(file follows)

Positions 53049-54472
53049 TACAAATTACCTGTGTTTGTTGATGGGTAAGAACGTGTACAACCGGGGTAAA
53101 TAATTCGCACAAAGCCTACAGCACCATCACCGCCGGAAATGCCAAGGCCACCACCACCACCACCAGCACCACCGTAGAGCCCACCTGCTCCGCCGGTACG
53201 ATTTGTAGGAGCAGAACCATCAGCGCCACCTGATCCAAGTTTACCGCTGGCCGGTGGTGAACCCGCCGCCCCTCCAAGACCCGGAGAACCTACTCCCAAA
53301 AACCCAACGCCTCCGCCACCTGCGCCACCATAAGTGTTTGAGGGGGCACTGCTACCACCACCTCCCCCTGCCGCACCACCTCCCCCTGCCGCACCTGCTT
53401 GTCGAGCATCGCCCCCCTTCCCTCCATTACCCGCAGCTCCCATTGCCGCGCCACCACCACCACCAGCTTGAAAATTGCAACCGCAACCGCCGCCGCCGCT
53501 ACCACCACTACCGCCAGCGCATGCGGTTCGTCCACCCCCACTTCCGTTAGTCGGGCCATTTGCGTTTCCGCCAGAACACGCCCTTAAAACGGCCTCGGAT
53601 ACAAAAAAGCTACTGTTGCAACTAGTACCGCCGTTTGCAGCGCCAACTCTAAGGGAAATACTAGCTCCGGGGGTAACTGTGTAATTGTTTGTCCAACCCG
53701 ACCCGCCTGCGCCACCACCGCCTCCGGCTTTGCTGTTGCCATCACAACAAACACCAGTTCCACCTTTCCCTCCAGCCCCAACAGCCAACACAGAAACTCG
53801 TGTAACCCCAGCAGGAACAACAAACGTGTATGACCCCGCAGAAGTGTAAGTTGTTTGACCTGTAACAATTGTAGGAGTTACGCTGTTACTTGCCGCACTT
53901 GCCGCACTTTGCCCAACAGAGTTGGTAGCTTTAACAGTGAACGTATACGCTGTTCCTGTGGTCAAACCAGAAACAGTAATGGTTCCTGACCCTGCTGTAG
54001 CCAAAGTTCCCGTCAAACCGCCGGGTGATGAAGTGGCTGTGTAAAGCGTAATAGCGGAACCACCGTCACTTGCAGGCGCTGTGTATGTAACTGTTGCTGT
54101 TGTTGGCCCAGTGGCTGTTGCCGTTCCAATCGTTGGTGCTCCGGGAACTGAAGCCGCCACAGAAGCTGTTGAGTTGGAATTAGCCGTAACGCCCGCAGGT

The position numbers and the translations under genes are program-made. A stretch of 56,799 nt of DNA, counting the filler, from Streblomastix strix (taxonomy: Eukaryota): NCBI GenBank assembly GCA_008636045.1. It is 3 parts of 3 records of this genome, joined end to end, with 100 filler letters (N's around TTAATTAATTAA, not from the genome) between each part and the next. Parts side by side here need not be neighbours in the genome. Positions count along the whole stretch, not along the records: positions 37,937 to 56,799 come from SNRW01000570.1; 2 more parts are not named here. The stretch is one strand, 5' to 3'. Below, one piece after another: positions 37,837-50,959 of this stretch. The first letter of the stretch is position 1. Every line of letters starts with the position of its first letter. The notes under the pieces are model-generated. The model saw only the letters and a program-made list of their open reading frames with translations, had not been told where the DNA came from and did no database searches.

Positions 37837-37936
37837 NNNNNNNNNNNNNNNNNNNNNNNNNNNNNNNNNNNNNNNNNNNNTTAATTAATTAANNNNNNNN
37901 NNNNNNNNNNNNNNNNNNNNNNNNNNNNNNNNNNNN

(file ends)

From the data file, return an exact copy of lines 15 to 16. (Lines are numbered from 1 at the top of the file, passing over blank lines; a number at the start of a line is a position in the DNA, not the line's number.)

Positions 37837-37936
37837 NNNNNNNNNNNNNNNNNNNNNNNNNNNNNNNNNNNNNNNNNNNNTTAATTAATTAANNNNNNNN